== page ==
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From The New Sun To Dune, Bruce Pennington

The Citadel of the Autarch by Bruce Pennington
The Claw of the Conciliator by Bruce Pennington
Wraparound cover illustration for Gene Wolfe’s science-fantasy classic “The Claw of the Conciliator”, drawn by Bruce Pennington (Íomhá: © 1981 Bruce Pennington)
The Citadel of the Autarch by Bruce Pennington
Wraparound cover illustration for Gene Wolfe’s science-fantasy classic “The Citadel of the Autarch”, drawn by Bruce Pennington (Íomhá: © 1983 Bruce Pennington)

Following the positive reaction to my brief post highlighting the career of the British illustrator Bruce Pennington (notably his artwork for the 1980 book cover of Gene Wolfe’s classic science-fantasy publication Shadow of the Torturer) I thought I’d feature a few more of his best regarded images. These include two more wraparound illustrations for the baroque stories relating to the character of Severian the Torturer (above) as well as his seminal works for the dust jackets of Frank Herbert’s “Dune Messiah” and “Children of Dune” (below). Unfortunately I can only find the former in its published form, complete with title and blurb, but it still displays the exquisite nature of Pennington’s art, the use of one dominant colour in variable shades of pastel highlighted by flashes of brighter colour. For many in European fandom Bruce Pennington along with a handful of other artists very much encapsulated the “look” of Sci-Fi and Fantasy book covers throughout the 1970s and early ‘80s. By the last decade of the 20th century the brasher and more workmanlike art styles of the major US publishers gradually came to dominate, particularly with the use of generic “stock images” that frequently bore little relation to the stories they purported to portray, and the era of the “painterly” technique was over.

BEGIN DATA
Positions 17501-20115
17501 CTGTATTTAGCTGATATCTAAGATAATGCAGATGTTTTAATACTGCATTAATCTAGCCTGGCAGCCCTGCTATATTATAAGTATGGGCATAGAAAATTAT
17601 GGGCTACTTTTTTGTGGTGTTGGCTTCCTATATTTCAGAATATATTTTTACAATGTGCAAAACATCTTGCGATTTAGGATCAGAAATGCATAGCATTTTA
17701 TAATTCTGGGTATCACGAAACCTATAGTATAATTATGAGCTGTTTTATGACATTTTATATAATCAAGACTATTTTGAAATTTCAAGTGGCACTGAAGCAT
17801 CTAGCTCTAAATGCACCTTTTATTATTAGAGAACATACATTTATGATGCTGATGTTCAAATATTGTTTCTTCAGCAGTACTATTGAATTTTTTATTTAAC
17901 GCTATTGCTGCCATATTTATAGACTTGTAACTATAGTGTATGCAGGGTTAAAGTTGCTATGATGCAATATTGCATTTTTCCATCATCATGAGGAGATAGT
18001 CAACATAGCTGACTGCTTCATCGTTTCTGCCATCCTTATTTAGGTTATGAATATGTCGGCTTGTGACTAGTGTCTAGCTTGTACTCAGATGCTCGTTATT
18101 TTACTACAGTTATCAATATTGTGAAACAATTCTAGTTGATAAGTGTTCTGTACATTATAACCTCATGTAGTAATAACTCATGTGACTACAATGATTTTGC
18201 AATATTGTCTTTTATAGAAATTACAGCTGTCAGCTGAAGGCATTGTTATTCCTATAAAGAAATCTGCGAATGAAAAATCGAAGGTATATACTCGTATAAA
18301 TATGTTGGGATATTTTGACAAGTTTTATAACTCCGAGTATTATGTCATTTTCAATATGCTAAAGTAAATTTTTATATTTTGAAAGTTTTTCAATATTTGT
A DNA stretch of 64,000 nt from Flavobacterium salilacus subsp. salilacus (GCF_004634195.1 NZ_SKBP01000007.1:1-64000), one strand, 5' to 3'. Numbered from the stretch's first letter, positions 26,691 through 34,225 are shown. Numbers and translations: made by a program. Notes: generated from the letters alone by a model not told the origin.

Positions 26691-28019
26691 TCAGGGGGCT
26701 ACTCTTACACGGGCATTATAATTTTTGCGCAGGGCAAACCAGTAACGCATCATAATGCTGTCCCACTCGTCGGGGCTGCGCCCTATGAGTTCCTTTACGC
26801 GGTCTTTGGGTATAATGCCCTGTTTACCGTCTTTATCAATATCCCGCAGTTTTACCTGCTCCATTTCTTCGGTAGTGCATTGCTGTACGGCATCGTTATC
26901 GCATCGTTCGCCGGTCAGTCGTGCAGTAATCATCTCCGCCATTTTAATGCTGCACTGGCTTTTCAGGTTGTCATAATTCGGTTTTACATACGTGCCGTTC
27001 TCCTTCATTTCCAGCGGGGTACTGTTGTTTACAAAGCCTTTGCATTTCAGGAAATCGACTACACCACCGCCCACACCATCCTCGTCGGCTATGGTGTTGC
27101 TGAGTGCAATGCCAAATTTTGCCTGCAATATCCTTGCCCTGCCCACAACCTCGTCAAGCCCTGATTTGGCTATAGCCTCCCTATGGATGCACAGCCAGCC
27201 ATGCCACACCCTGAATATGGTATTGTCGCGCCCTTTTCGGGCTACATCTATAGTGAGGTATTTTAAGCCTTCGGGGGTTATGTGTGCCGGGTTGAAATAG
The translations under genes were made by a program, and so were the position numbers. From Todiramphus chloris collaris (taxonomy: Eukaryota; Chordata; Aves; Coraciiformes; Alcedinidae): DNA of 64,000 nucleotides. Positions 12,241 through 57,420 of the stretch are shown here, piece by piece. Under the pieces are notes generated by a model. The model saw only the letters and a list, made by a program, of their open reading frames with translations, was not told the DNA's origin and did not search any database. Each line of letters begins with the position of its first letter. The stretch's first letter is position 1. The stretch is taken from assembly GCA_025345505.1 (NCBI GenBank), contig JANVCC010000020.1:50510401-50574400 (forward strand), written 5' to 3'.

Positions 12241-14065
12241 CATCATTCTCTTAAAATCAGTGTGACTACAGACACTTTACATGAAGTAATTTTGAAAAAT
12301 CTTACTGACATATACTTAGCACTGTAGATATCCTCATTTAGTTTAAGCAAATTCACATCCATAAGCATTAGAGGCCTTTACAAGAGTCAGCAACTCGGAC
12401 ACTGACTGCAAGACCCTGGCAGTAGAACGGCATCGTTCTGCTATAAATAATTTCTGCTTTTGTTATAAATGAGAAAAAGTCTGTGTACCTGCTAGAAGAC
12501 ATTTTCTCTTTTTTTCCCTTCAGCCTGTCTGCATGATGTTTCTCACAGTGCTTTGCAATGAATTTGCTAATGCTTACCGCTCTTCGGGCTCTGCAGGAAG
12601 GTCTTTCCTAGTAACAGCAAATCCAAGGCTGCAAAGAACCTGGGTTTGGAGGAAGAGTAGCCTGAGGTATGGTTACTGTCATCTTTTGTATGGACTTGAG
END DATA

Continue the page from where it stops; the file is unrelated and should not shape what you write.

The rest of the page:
Dune Messiah by Bruce Pennington
Wraparound cover for Frank Herbert’s science-fiction sequel “Dune Messiah”, illustration drawn by Bruce Pennington (Íomhá: © 1981 Bruce Pennington)
Children of Dune cover by Bruce Pennington
Wraparound cover illustration for Frank Herbert’s third novel in the Dune series, “Children of Dune”, drawn by Bruce Pennington (Íomhá: © 1982 Bruce Pennington)

Thankfully the growth of digital artwork and design has somewhat reversed the restrictions on artistic expression and vision placed by budgetary concerns in the world of publishing and a new body of artists have emerged albeit frequently working in a much more photorealistic style. I shall examine some of the better examples of that later. Meanwhile below is a crop image from another work by Bruce Pennington, the British frontispiece for the cover of the now rarely encountered “Dune Encyclopaedia” edited by Willis E. McNelly with the co-operation of Frank Herbert and published in 1984. Based upon the latter’s Dune series of novels it has long been out of print due to the notoriously litigious nature of the Herbert estate under his son Brian Herbert, who has penned a series of novels with hireling writer Kevin J. Anderson based upon his father’s works that bear little relation to the “in-universe” materials found in the encyclopaedia. While many regard the information created or compiled by McNelly as “canon” (including in part Frank Herbert who wrote an introduction for the publication) others follow Brian Herbert in discounting its importance. Personally I found the 2000s’ Dune sequels and “prequels” by Herbert junior unreadable and prefer the original works, though admittedly by the time of 1981’s “God Emperor of Dune” Herbert senior had certainly lost his artistic way.

The Dune Encyclopedia by Bruce Pennington
A crop image from the frontispiece illustration of the wraparound cover by Bruce Pennington for the “Dune Encyclopaedia”, the history of the Dune universe written by Willis E. McNelly with the approval of author Frank Herbert (Íomhá: © 1984 Bruce Pennington)

If you are interested in seeing more of Bruce Pennington’s work can I recommend:

Illustrators: Issue 9

For Gene Wolfe you should start with the Severian series:

The Book Of The New Sun: Volume 1: Shadow and Claw (Fantasy Masterworks): Shadow and Claw Vol 1

Frank Herbert’s Dune remains of course a classic:


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